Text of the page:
In the cytoplasm, unliganded GR in the inactivation state is combined with heat shock protein 90 (Pratt et al., 2004). GC is a small hydrophobic molecule, which can easily pass through the cell membrane and combine with GR in the cytoplasm, forming GC-GR complex in the nucleus (Pratt et al., 2004; Bledsoe et al., 2004). The GC-GR complex finally transcribes and regulates the expression of innate immune molecules in the nucleus and plays an anti-inflammatory and anti-immune role. We found that pulmonary cortisol levels and nuclear GR protein expression were inhibited by LPS. This result is consistent with significant upregulation of lung TLR2 mRNA and mild inflammatory response in the lungs. This suggests that LPS may increase the expression of TLR2 by inhibiting the anti-inflammatory effects of GC-GR, thus causing a slight inflammatory response in the lungs of pigs. Here, we also found that ACTH pretreatment had a tendency to downregulate the expression of pulmonary cortisol and total GR protein but had no effect on nuclear GR protein expression. This suggests that GC-GR translocation into the nucleus may not be affected by chronic ACTH treatment, so that inflammatory response in the lungs is not changed.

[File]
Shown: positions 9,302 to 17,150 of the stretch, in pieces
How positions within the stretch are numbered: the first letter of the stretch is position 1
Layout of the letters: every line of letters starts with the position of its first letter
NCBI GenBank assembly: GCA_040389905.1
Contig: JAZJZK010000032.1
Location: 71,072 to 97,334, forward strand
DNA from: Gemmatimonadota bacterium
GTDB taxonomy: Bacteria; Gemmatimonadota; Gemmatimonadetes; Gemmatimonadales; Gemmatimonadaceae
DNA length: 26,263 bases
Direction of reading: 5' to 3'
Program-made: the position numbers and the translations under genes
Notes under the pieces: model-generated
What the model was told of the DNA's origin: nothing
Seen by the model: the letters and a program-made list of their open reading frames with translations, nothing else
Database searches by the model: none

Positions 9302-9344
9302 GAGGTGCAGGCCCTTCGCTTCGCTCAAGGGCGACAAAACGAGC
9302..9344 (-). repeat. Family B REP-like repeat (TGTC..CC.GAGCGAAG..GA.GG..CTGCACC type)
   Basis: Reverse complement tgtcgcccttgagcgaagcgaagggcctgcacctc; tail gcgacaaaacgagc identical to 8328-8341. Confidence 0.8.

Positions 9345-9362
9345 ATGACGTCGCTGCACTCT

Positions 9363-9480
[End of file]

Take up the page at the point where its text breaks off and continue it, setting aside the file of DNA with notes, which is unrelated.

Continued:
Many reports on the effects of ACTH treatment on cortisol were not consistent. For example, high doses of ACTH in infantile spasms caused a rapid increase of serum cortisol (Snead et al., 1989). Serum cortisol levels were slightly increased in healthy adults from the third to the fifth day during chronic ACTH treatment, but decreased in patients with multiple sclerosis (Maida and Summer, 1979). Plasma steroid levels of guinea pigs receiving chronic ACTH treatment were activated with a brief upregulation after the last injection of ACTH and then returned to the basic level (Provencher et al., 1992). Thus, the effect of ACTH on cortisol release is associated with the species and type of stress. Here, we found that ACTH pretreatment had a tendency to downregulate the expression of pulmonary cortisol levels. Cortisol in the body may be metabolized locally in the tissue by 11β-hydroxysteroid-dehydrogenases 1 and 11β-hydroxysteroid-dehydrogenases 2, which activates and inactivates GCs, respectively (Holmes et al., 2003). Therefore, we speculate that the activity of both enzymes in the lungs was altered by chronic ACTH treatment, resulting in a decrease of pulmonary cortisol levels. Moreover, as we discussed in a previous report, GC/GR interaction is highly dynamic (Sun et al., 2013), and release of GC is rhythmic and pulsating with a peak approximately each hour (Biddie et al., 2012). Therefore, single time point sampling, as used in the present study, may produce highly individual variations due to unsynchronized GC pulsatility.